The Daily Item, Sunbury, PA


December 14, 2010

Soften the impact

Helmets join the list of must-have sports equipment

DANVILLE — The cold weather and snow are here, which means winter recreation enthusiasts should be armed with ways to protect themselves from traumatic head and brain injuries that are typical for the season.

According to National Ski Areas Association, 38 fatalities occurred out of the 59.8 million skier/snowboarder visits reported for the 2009-10 season. Only 19 of those involved were reported as wearing a helmet at the time of the incident.

When engaging in winter activities such as skiing, snowboarding, sledding or ice skating, the most effective preventative measure is head protection.

“The importance of helmet use during winter activities can’t be stressed enough,” said Dr. Shelly Timmons, a neurosurgeon with Geisinger Health System. “Too often do we see patients this time of year with severe injuries to the brain and skull that could have been avoided by simply wearing a helmet.”

Dr. Timmons also recommends that paths should be clear of trees, rocks or ramps when children are sledding, tobogganing or snow tubing, and that adult supervision is provided during these activities.

While most people will walk away with minor bruises and scrapes following a winter-related incident, any fall in which the head is involved can lead to serious complications such as a concussion or an epidural hemorrhage.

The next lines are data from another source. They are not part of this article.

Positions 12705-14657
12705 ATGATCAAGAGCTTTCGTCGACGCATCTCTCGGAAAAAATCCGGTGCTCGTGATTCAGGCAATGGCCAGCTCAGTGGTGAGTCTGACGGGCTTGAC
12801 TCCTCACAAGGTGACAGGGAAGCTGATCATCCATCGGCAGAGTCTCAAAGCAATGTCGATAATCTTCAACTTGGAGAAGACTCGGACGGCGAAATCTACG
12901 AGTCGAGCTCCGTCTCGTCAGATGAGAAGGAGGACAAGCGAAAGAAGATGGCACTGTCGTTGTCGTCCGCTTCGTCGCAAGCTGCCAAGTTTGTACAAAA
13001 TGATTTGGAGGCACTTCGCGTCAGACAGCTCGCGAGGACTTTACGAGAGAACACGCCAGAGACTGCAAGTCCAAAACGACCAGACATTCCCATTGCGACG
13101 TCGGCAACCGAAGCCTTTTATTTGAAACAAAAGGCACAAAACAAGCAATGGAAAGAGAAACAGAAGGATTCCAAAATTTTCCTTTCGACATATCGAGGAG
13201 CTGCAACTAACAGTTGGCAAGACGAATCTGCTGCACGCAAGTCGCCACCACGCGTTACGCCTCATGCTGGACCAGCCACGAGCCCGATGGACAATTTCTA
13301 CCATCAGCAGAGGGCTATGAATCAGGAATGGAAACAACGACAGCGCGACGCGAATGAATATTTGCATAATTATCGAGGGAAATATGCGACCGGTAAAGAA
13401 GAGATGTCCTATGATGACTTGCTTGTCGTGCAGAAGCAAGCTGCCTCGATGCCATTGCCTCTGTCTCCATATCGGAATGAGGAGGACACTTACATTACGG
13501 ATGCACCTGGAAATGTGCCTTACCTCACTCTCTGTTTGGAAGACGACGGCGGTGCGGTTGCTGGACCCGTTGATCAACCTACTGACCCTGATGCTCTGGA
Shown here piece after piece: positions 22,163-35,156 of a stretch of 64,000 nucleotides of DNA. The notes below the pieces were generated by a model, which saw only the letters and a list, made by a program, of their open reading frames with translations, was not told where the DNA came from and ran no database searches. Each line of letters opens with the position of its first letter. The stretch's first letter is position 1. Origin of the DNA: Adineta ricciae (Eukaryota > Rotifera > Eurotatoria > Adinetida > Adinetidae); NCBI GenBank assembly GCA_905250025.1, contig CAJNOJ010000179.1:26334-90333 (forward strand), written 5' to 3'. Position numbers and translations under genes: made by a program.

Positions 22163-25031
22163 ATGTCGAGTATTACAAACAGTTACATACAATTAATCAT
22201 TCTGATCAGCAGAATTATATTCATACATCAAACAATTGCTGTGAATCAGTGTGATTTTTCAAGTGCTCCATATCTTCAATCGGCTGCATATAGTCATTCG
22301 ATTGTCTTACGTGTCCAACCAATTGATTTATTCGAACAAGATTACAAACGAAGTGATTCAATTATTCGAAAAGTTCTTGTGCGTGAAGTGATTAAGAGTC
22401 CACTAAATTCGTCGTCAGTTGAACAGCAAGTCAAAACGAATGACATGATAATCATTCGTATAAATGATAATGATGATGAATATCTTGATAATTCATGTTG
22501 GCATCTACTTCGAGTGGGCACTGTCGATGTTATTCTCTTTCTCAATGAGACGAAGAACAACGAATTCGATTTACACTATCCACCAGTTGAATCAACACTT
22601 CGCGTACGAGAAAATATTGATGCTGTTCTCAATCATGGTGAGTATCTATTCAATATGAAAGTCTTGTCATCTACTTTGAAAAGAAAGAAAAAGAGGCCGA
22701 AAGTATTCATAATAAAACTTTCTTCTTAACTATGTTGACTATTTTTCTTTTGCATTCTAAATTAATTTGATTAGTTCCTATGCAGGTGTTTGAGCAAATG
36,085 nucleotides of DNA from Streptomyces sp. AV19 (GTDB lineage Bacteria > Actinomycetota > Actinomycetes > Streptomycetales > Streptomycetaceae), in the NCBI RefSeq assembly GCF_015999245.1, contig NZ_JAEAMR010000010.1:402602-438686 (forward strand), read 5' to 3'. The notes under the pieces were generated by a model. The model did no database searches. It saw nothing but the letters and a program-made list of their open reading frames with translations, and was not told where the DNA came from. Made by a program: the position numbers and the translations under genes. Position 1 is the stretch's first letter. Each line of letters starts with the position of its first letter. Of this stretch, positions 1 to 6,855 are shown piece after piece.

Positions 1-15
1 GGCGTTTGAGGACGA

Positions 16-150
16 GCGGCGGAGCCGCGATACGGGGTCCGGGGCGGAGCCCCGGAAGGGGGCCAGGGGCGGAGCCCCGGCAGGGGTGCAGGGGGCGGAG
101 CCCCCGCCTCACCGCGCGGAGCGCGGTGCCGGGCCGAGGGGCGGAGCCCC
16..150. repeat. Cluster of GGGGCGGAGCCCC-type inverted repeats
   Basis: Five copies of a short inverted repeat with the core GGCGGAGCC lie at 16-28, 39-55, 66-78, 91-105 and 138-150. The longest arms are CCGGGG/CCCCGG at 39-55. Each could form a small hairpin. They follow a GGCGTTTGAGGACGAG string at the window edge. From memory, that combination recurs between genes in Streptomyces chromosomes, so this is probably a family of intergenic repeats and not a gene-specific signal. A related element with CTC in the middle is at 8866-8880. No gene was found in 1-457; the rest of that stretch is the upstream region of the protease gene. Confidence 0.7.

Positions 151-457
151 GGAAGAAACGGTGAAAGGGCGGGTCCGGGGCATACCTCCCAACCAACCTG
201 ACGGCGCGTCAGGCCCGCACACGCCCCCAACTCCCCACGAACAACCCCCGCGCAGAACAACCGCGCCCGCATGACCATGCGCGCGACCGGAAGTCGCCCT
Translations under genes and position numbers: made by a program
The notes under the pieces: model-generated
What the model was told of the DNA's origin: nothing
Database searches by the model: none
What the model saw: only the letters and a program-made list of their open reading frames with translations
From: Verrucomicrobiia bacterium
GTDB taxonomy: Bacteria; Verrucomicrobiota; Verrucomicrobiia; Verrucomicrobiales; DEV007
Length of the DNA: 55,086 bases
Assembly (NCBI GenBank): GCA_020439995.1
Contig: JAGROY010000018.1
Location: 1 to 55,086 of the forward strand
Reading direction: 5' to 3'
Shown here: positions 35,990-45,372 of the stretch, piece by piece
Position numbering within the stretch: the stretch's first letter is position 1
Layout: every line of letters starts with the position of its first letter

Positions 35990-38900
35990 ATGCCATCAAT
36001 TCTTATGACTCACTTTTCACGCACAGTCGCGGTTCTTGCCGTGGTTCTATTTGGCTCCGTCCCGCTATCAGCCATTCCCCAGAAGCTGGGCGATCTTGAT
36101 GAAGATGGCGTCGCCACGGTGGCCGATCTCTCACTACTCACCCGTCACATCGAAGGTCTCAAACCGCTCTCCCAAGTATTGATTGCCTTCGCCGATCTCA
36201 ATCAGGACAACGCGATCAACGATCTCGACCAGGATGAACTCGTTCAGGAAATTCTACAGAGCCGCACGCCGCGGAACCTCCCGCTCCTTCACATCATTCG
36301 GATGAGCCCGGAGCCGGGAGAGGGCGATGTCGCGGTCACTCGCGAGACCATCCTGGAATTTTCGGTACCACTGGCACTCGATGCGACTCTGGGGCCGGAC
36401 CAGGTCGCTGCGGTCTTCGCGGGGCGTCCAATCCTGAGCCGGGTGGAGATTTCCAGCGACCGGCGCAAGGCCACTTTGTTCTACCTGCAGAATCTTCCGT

“The use of a helmet can lessen the impact of a fall, but any major strike to the head may still require immediate medical attention,” said Dr.

Timmons. “Sometimes a brain injury is obvious with symptoms such as disorientation or unconsciousness. Other times a brain injury may not present itself immediately or with obvious symptoms. That is why it is very important to seek medical treatment if symptoms develop afterward.” A concussion, a form of traumatic brain injury, typically results in an altered mental state such as confusion or amnesia, or neurological symptoms such as blurry or double vision, tingling, imbalance, and they may even cause a loss of consciousness. However, development of symptoms after a blow to the head, such as headaches, nausea, fatigue, difficulty concentrating, or irritability, may also signal a concussion.

“No matter how seemingly mild, always allow time for the brain to heal following a concussion,” said Dr. Timmons.

“Long-term damage can result from successive concussions.”

Epidural hemorrhage is an example of a more severe injury that may not be immediately obvious following a fall.

This life-threatening condition occurs when a blood clot forms on the tough covering surrounding the brain. The injured may appear lucid and unharmed at first until the presentation of symptoms such as a headache, nausea, or change in level of consciousness.

“This is the type of injury that clearly illustrates the lack of immediate symptoms does not mean a lack of serious internal damage,” Dr. Timmons added.

“There is no need to hibernate this winter. Embrace the season and all it has to offer, but just be aware of the potential dangers and the potential for injury,” said Dr. Timmons.

“Simple precautions such as helmet-use can keep you safe and enjoying the snow.”

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